Evidence of reincarnation

Although anecdotal evidence abounds, the scientific evidence for reincarnation is currently fairly weak. The most detailed collections of personal reports in favor of reincarnation have been published by Dr. Ian Stevenson in works such as Reincarnation and Biology: A Contribution to the Etiology of Birthmarks and Birth Defects, which documents thousands of detailed cases where claims of injuries received in past lives sometimes correlate with atyptical physical birthmarks or birth defects. Perhaps the most significant anecdotal evidence in this regard is the phenomenon of young children spontaneously sharing what appear to be memories of past lives, a phenomenon which has been reported even in cultures that do not hold to a belief in reincarnation. Upon investigating these claims, Stevenson and others have identified individuals who had died a few years before the child was born who seem to meet the descriptions the children provided. In the most compelling cases, autopsy photographs reveal that the deceased individuals have fatal injuries that correspond to the unusual marks or birth defects of the child; for example, marks on the chest and back of a child line up precisely with the bullet entry and exit wounds on the body of an individual who has been shot. However, Stevenson cautions that such evidence is suggestive of reincarnation, but that more research must be conducted.

Skeptics such as Paul Edwards have analyzed many of these and other anecdotal accounts, and claim that further research into the individuals involved provides sufficient background to weaken the conclusion that these cases are credible examples of reincarnation.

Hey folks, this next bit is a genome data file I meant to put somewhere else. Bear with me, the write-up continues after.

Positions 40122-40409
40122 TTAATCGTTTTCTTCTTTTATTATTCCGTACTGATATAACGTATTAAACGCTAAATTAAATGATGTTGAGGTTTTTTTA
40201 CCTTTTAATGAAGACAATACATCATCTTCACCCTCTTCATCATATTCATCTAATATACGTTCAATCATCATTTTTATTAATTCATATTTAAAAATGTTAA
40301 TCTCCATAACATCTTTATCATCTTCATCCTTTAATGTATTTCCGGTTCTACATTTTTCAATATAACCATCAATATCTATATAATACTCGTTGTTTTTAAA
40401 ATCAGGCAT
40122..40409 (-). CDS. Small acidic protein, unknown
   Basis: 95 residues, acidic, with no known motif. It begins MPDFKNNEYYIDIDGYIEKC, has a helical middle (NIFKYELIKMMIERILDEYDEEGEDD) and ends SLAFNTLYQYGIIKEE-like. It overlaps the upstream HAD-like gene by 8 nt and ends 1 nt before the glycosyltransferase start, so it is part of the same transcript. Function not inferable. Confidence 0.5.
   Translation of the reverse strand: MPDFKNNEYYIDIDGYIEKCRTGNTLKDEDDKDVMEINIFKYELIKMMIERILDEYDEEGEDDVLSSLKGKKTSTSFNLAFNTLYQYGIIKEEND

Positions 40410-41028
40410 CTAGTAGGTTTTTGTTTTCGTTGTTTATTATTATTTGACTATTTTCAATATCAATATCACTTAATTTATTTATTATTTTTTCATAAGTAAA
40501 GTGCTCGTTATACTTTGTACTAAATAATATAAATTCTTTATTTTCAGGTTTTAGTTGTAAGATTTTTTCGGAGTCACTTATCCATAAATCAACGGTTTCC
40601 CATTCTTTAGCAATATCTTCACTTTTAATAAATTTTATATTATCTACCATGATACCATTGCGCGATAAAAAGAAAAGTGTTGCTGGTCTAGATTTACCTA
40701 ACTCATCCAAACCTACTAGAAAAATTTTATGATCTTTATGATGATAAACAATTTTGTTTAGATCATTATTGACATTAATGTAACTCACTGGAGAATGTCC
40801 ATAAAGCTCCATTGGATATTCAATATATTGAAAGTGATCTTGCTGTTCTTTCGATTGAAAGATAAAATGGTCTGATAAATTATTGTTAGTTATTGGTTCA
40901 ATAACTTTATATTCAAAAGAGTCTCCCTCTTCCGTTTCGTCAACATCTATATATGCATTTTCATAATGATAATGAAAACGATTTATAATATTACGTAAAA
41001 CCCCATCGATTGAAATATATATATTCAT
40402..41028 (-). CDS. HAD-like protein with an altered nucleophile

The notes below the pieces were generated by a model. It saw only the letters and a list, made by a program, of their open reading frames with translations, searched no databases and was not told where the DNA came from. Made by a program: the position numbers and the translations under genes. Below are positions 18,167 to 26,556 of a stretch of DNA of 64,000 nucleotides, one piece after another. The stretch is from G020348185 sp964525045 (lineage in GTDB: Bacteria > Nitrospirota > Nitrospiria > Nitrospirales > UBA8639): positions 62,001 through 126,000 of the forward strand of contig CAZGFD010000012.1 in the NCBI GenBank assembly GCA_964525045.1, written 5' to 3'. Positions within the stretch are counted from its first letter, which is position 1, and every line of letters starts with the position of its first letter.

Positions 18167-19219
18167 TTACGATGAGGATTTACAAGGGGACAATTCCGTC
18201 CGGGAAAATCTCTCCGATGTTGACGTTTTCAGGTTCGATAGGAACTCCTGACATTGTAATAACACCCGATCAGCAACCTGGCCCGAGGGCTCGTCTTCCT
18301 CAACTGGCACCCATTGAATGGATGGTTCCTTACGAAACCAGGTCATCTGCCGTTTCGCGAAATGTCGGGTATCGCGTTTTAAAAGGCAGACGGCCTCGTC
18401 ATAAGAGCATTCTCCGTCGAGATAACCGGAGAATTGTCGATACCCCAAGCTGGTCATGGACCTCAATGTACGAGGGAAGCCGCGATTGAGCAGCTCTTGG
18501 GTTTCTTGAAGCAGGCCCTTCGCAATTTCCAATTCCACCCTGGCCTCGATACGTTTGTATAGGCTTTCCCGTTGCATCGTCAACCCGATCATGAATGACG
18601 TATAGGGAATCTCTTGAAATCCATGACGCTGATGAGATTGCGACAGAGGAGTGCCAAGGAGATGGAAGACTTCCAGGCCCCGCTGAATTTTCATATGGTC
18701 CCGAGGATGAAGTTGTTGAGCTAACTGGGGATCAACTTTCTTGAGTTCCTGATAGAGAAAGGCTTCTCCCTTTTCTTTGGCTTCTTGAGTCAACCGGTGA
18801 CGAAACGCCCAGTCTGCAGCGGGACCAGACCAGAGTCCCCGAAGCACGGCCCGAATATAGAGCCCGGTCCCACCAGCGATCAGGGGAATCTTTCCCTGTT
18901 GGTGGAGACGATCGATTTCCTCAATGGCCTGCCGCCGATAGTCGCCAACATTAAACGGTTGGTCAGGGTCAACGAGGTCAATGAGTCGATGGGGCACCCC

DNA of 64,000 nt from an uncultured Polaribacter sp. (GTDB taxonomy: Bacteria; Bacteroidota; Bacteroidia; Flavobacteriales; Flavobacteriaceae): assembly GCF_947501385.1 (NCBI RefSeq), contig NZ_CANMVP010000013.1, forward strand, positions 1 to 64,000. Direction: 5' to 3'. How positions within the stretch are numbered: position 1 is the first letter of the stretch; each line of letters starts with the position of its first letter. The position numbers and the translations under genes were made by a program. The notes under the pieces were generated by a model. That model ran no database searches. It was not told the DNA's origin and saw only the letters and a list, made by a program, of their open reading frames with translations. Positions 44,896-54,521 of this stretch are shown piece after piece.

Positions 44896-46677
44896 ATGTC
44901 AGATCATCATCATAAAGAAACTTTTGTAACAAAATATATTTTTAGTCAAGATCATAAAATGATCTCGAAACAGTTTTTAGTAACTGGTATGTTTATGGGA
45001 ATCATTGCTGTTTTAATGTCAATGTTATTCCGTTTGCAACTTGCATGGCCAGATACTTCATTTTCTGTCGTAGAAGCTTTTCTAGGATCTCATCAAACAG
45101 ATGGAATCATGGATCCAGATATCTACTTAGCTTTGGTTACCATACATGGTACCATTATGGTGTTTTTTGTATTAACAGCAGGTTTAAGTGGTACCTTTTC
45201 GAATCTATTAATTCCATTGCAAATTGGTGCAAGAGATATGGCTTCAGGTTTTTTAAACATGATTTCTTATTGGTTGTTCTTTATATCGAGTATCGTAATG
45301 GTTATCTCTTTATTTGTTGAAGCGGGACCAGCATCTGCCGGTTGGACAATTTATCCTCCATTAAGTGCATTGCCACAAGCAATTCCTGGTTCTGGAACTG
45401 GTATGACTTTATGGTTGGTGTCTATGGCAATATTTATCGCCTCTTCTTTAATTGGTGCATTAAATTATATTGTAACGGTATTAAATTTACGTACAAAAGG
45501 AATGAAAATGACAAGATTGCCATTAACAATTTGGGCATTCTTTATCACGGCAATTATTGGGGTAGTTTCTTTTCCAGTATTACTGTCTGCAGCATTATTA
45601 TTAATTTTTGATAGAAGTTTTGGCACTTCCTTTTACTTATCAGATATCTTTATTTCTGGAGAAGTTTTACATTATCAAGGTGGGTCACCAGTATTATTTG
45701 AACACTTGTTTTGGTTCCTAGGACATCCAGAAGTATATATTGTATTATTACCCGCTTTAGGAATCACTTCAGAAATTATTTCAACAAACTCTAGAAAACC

Critics who claim that reincarnation is impossible often espouse the alternate theory that a large number of mental phenomena such as memory and ability are already accounted for by physiological processes; and may point to moral and practical inconsistencies in the various theories of reincarnation. To the materialistic mind, Occam's Razor would then seem to dictate that the critical view is to be preferred, as it demands no extraordinary new evidence beyond what is already known to science.

A more skeptical view is that without solid evidence showing that reincarnation exists (regardless of the current state of science), the theory of reincarnation cannot be considered to be a valid scientific theory regarding the real world. Some skeptics explain the abundance of claims of evidence for reincarnation to originate from selective thinking and the psychological phenomena of false memories that often result from one's own belief system and basic fears, and thus cannot be accounted as empirical evidence.

Jane Roberts

In the Seth series of books Jane Roberts talks about reincarnation and life after death. Seth believed that time and space are basically illusions. Consistent with this view, Seth argues not only that each person lives several lives (in what only appear to be different time periods) in physical reality simultaneously, but also that only parts of each person incarnate (appear in physical reality). This last argument is part of Seth's view that man is a multi-dimensional entity simultaneously alive in many contexts.

See also: Karma, Metempsychosis


External Links